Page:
SU Club Spotlight: E-BOSS entrepreneurship club


Wheelhouse Café owners met with Shippensburg’s entrepreneurship club E-BOSS to discuss a potential marketing and promotion partnership last week.

E-BOSS offered ideas including a late-night option geared toward college students, a discount for students with Ship identifications, and various advertising outlets.

Wheelhouse owners Josiah Becker and Stephanie Forrester were open to the propositions and said that discounts for students who provide SU identification are coming soon.

An evening for Shippensburg students is in the works, but as the restaurant now closes at 2 p.m. and opens at 5:30 a.m most mornings, there are issues with staff coverage. Also, Forrester said she thought diners would rather eat dinner at a restaurant with a liquor license.

Positive aspects of a late night presented by E-BOSS were the lack of restaurants open past midnight although Shippensburg Select Diner and Before and After Café were mentioned, proximity of the Wheelhouse to campus can not be beat.

E-BOSS president Josh Rudley opened the floor for members to ask the Wheelhouse Café owners what helped or hurt their business, and how they started the process of running a restaurant.

E-BOSS, founded by Rudley in 2011, is composed of members whose goal is to start a business with a mission to reach out to the community and develop partnerships with existing businesses.

“I wanted to make a group free and open to anyone who wanted to follow their dreams,” Rudley said.

Rudley also mentioned that last week’s meeting was “the first chance where students could directly give their input and affect a local business.”

Wheelhouse owners, Becker and Forrester, also had the opportunity to share struggles about the process of opening and owning a restaurant.

The Wheelhouse’s opening was not the partners’ first try at beginning a business; the process started about 2-3 years ago, and opportunity presented a location when the Biscotti’s owners decided to sell.

Owners shared marking strategies with E-BOSS, like the nautical theme and advertising in the local newspapers that helped business succeed in its first two months.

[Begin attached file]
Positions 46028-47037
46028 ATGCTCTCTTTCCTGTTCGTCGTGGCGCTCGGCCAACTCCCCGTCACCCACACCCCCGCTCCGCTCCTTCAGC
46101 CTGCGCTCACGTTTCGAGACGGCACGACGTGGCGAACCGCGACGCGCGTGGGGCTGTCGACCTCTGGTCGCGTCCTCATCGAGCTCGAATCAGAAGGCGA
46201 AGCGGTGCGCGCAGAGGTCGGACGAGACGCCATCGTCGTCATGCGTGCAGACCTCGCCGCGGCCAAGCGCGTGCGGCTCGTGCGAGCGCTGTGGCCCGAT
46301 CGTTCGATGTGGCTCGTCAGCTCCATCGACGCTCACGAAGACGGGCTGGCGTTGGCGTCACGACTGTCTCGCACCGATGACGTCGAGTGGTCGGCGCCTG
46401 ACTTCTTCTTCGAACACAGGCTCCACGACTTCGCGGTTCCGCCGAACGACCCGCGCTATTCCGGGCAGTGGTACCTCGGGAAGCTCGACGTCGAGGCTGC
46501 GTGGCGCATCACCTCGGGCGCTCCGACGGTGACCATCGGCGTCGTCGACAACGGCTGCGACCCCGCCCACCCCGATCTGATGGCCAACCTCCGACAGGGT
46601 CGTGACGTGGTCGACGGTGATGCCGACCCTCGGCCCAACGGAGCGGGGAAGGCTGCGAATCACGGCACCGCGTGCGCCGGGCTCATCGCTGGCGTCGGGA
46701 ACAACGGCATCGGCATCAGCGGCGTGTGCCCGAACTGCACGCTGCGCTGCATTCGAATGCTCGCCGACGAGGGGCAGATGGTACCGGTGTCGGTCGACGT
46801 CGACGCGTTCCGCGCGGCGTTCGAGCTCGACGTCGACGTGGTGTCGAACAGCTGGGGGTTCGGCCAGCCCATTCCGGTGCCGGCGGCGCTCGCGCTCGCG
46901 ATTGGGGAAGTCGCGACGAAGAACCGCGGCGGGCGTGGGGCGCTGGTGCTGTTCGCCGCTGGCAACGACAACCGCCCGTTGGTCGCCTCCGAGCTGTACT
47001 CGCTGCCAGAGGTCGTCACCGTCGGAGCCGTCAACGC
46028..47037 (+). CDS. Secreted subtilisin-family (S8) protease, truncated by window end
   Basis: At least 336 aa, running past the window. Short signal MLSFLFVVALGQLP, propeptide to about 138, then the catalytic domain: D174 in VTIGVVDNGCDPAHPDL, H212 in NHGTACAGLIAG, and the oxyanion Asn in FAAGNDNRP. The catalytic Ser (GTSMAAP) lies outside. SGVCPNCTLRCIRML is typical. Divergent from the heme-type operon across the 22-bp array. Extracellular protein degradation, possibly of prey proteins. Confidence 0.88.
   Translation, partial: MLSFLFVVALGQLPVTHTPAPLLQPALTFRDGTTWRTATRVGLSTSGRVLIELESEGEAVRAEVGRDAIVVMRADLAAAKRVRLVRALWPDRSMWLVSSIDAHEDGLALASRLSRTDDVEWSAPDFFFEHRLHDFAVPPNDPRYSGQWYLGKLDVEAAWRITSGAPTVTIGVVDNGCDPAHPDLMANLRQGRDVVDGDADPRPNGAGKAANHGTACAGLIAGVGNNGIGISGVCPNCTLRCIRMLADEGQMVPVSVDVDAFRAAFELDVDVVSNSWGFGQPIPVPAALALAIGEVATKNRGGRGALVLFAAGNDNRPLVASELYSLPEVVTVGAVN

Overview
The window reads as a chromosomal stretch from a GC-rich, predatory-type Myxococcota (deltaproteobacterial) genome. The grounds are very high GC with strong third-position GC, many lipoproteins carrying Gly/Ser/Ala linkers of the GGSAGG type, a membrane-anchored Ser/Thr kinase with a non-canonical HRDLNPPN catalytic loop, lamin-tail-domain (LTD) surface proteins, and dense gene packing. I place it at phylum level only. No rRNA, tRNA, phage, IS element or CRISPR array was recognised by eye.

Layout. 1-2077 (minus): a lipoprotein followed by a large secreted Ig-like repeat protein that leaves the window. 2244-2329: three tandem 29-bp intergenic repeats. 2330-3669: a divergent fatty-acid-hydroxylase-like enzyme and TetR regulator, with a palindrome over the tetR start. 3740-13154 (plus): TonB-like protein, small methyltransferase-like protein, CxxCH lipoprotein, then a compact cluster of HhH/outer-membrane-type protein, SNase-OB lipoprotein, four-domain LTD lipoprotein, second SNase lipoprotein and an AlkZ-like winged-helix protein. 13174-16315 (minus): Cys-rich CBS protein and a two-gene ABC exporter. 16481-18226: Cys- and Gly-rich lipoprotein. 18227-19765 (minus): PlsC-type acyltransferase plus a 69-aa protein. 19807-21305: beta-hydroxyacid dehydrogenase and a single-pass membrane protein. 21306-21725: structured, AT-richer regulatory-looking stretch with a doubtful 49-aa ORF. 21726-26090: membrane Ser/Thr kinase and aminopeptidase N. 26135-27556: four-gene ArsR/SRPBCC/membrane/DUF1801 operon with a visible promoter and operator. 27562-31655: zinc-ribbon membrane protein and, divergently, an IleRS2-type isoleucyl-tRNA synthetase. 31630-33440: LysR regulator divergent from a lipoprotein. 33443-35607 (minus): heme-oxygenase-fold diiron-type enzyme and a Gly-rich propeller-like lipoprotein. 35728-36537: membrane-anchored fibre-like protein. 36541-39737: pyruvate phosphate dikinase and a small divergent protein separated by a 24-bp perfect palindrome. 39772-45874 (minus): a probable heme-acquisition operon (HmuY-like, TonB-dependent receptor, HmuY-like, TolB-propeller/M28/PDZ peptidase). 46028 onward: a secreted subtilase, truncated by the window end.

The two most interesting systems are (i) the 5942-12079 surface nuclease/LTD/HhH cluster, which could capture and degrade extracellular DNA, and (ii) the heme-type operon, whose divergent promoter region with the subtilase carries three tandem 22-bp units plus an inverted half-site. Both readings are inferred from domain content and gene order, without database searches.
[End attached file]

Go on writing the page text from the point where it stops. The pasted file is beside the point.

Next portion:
Issues like product cost, building size, mechanical difficulties and time have all arose for Becker and Forrester, either of whom is working on the property at all times.

Becker even said he works about 80-100 hours per week, while Forrester has a family farm where she is needed regularly.

Forrester’s husband, the third business partner and owner of the Wheelhouse Café, has a full time job and is less available for work, though she said he is up late at night and would be the best candidate to run a college evening at the restaurant.

E-BOSS Vice President Zach Dolan, a freshman promoted to the position this semester, talked about his work with the club and how it has helped him so far to obtain his dreams.

“[It’s] been a great leadership opportunity for me and opened up some roots for some opportunities that I’ve wanted to pursue such as developing partnerships with the Wheel House Cafe. It’s just been good to have an organization to support you and you support them, it’s just nice to have that unity,” Dolan said.

He has a goal to open an artificial ski resort after graduation. There is only one in the U.S. and Dolan has worked as a snowboard instructor for three years. Snowboarding is his passion.

Dolan also talked about a tentative craft/ trade show with any type of vendors looking to sell their products, set to possibly take place in April if 10 more vendors reserve spots. The show would help the group to achieve its mission of opening a business.


Comments powered by Disqus

Please note All comments are eligible for publication in The Slate.